As I was driving my son to school this week, he told me about a new program that his yeshiva middle school introduced. If a boy comes to shacharis (morning services) early and says brachos (initial morning blessings) to a partner who answers amen, the boy enters a raffle that day for a can of soda. After he told me about the program, my mind began silently volleying back and forth between the advantages of early religious motivation and the pitfalls of contingency on immediate reward, an old educational and behavioral conundrum.
A while later, I overheard one of his classmates, arriving to school after the early deadline, saying to his friend, “the soda’s not really free, it’s included in tuition.” His words resounded in my ears. I was curious about his youthful negativity. Here I was, pondering the philosophical merits and demerits of rewarding religious behavior with tangible items, and it sounded like this kid couldn’t even appreciate the incentive altogether.
I thought about the boy’s words more. I realized that there is a certain truth to what he is saying about the soda. His soda certainly isn’t free. It comes at a large cost. It means he has to be enrolled in yeshiva – and his parents have to pay for it. He needs to attend yeshiva, and be there on time. Now he needs to come early for a chance to get a soda can. The soda is certainly not free! It is more than paid for with the physical and emotional demands that the yeshiva places on the boy, perhaps represented in his mind by “the tuition.” The boy was right – the soda isn’t free.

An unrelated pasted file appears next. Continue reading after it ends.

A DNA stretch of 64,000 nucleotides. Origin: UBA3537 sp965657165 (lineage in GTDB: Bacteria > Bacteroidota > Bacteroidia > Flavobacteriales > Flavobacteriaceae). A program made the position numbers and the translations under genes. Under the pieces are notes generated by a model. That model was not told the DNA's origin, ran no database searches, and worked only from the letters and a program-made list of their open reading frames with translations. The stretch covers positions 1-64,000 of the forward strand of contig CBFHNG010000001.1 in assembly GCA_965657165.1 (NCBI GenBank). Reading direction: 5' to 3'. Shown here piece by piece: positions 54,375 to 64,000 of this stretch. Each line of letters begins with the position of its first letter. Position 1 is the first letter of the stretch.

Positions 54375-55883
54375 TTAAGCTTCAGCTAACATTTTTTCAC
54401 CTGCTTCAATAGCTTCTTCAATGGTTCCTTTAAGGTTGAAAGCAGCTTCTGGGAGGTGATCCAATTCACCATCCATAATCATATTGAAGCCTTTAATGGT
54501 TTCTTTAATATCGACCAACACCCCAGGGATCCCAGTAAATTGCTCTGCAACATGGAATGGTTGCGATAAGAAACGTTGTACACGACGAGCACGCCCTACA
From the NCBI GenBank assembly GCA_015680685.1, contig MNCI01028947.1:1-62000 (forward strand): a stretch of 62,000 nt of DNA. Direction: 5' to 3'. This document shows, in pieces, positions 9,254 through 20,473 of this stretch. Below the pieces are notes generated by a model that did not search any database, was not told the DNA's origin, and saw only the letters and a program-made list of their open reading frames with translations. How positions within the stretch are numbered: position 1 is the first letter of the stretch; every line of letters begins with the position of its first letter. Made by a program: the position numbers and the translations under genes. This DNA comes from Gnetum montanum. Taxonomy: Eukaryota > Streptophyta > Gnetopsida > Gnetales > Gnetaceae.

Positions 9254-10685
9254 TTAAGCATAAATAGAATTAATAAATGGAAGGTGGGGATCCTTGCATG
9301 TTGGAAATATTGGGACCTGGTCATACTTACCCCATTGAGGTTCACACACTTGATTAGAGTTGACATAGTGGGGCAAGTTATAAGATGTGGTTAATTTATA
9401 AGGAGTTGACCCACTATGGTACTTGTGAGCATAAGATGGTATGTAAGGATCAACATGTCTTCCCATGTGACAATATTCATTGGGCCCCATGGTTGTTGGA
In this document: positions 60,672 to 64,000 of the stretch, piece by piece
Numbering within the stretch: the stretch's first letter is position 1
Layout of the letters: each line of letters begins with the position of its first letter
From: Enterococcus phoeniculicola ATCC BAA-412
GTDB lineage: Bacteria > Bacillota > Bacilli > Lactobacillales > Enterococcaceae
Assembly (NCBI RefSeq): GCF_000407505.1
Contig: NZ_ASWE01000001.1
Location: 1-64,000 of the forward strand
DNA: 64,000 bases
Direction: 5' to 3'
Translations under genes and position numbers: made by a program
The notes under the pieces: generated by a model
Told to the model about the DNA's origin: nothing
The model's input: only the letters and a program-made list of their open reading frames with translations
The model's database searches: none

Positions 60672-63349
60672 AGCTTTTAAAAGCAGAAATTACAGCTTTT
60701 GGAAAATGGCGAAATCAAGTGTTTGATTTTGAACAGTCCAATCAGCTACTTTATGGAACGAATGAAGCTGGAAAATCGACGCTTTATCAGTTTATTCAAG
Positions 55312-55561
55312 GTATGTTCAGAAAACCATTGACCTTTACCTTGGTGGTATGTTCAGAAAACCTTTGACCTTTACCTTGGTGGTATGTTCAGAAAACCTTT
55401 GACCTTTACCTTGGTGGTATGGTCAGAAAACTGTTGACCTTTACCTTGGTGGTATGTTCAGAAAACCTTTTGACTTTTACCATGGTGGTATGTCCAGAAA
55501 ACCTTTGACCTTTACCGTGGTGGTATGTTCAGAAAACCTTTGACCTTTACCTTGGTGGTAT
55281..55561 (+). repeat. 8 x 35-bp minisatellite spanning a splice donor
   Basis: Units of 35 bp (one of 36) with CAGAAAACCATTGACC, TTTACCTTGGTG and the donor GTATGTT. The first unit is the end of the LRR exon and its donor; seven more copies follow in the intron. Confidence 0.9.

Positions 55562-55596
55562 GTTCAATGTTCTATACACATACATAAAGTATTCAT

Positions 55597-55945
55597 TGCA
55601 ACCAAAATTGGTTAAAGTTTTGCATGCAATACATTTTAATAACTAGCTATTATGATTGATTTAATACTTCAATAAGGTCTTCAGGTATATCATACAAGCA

But the boy seemed to have taken the freeness of the soda further. He appeared to have let the unseen cost of the soda stand in the way of allowing it to incentivize him. In his young mind, the virtual price that the soda costs for him stands in the way of welcoming the opportunity it provides. The soda comes at a cost, but he still could have let it help him cultivate his motivation. It sounded to me like the virtual cost that the soda can had diverted the boy from embracing the encouragement that the new program could have given him.
Similarly, Dr. Dan Ariely discuses based on empirical evidence (Predictably Irrational, Chapter 3) and succinctly summarizes in this video that the allure of “free” is tantalizing. We love the feeling of getting something for nothing. There is no loss. No pain. No giving up anything.
Yet, the cost of something does not need to mar our ability to appreciate the experience. Although something isn’t free, we can still value it and treasure it. For example, a friendship demands that we invest and share ourselves in it. Financial success needs devotion of many resources. Religious growth requires us to invest our time, energy, and self. These things come at a cost, and we can allow ourselves to appreciate their unique value and importance. They are not free, but their cost doesn’t need to distract us from appreciating them.
The boy who let the cost of the soda devalue the experience for him is young and might mature out of his error. Yet, many of us might share some of his obfuscation. All experiences have “tuition.” The best things in life aren’t free – but they can be wonderful, exhilarating, and rewarding. Life’s sodas can come at a cost, but that doesn’t need to take the fizz out of them.